Banking-as-a-service (BaaS) has been a transformative force, simultaneously heralded as a driver of innovation and critiqued for potential overreach. As some BaaS entities navigate the fine line between progress and opportunism, looming regulatory challenges add layers of complexity.
With a keen entrepreneurial eye and a history in the fintech sector, Michael Galvin, CCO and co-founder at SaaS global financial platform Toqio, unpacks these nuances.
Regulation changes leading to the rise of banking-as-a-service providers rapidly changed the financial landscape throughout the last decade. We saw a surge of challenger banks, neobanks, and embedded finance providers seeking to bring about positive change to the financial service market. Recently, however, the tides have turned. Though BaaS started off as a great driver of innovation it’s also responsible for fintech’s biggest black eyes.
Many of the companies built on the back of BaaS providers that we once hailed as early stage innovators ushering in a new era of financial democratisation, have, in hindsight, begun to resemble a group of opportunists jumping on a bandwagon.
The innovations they supported (such as crypto) and the regulations that allowed them to thrive may now be the source of their downfall. To say BaaS is at an inflection point is an understatement. I don’t think the BaaS infrastructure paradigm is going to disappear but it is going to change. Drastically.
Funding for new fintech ventures has dried up. Regulators are cracking down and they are making it clear that they don’t want unqualified companies operating in their sector. They are obviously intent on slowing down the market. The big unknown is where the BaaS market will go from here. Will it be business as usual with fewer players? Will incumbents seize the opportunity to squeeze out challengers? Is fintech innovation set to be outshined by all the new AI hype?
According to a recent report The State of Banking-as-a-Service in the UK & Europe report by WhiteSight, commissioned by Toqio, the potential opportunities for BaaS in Europe could lead to a revolutionary shift in the financial service industry. Changes have already begun and are gaining momentum, indicating a rapid evolution of BaaS and BaaS-powered business models.
The report states BaaS unlocks two significant market opportunities in the financial industry: embedded finance and fintechs. The first pertains to the growing integration of embedding financial services into the customer journeys of non-financial companies with large customer bases, such as those in the retail and e-commerce industries. The second centres on niche-focussed fintechs emerging that offer targeted financial products for specific customer segments through technology and business model innovations.
A substantial rise of BaaS across Europe is already clear. While a few major players currently dominate the European BaaS market in terms of market share, mid-sized to large incumbent banks are gradually expanding their market presence by forging alliances with technology providers to offer new propositions.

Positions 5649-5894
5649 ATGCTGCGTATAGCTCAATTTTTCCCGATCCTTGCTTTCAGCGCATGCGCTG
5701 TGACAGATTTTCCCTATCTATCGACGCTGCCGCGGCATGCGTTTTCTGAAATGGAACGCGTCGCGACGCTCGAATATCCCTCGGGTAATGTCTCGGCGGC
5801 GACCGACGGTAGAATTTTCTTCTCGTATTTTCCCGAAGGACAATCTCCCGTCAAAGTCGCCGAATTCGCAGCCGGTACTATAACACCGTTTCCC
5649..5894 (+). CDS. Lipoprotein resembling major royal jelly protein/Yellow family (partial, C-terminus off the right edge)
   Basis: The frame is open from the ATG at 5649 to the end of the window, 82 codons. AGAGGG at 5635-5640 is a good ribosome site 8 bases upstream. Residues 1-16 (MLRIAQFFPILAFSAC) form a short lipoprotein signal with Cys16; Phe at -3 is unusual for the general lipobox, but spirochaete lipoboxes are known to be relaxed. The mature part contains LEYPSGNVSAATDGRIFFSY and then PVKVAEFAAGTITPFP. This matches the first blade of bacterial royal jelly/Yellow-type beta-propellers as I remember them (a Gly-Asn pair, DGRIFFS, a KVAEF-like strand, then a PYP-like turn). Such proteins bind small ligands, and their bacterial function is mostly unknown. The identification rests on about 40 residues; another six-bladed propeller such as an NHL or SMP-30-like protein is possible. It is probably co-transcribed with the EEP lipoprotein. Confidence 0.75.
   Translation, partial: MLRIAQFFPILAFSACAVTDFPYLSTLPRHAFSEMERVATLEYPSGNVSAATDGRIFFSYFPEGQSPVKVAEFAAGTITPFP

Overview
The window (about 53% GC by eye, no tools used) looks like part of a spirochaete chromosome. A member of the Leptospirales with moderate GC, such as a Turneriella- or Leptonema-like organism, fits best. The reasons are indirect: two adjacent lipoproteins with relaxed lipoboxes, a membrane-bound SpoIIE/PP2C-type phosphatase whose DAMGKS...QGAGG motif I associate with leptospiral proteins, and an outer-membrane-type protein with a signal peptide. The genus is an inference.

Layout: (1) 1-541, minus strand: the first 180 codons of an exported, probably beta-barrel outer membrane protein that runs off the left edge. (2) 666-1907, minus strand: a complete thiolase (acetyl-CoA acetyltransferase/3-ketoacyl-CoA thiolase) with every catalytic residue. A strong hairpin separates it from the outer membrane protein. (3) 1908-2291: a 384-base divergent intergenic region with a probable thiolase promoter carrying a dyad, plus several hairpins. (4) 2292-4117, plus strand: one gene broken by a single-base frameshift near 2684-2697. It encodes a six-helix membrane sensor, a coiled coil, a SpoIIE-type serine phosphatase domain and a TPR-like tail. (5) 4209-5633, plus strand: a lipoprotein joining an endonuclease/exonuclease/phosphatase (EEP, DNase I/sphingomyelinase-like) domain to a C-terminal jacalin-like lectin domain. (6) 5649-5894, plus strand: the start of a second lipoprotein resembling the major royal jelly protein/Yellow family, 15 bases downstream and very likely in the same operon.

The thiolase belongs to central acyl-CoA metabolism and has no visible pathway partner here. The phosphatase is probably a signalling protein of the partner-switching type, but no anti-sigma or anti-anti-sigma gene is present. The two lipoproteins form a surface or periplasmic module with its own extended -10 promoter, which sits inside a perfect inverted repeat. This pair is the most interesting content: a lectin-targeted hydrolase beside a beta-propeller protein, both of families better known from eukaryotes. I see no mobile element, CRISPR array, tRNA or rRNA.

The BaaS landscape in Europe and the UK is also evolving rapidly. The presence of a mix of players, regulations, and a thriving financial ecosystem have acted as key drivers. The market has been racing forward for the last three years, with a few of the early-stage fintechs growing their presence outside of Europe and the UK, followed by regional players popping up and going after local markets. Now, we’re seeing a re-trenching of this expansion with funding getting tighter and banks entering the market with their own BaaS or open banking solutions.
One of the main use cases for BaaS has always been to enable early stage innovation. Yet, it seems that with fewer early stage businesses set to participate in the market over the next couple of years, new use cases are needed to drive growth.
As mature businesses, specifically those outside of financial services, look to take advantage of BaaS, we anticipate this will drive a shift in player make-up. Hence, we expect to see the market consolidate around maturity. We’re probably going to see smaller, regional players get acquired or fail outright. It’s also clear that incumbent banks will have a major role to play if they can shift their mentalities.
With new regulatory challenges, larger banks will be able to leverage their balance sheets and compliance infrastructure to provide a safe haven for bigger market participants.
BaaS isn’t going anywhere. Rather than be used merely as a neobank pipeline, however, the true power of BaaS is going to emerge as it inevitably evolves into embedded finance. We’re going to see a myriad of new use cases and innovative implementations of financial services by everyone over the next few years, from manufacturers to FMCG retailers to distribution firms.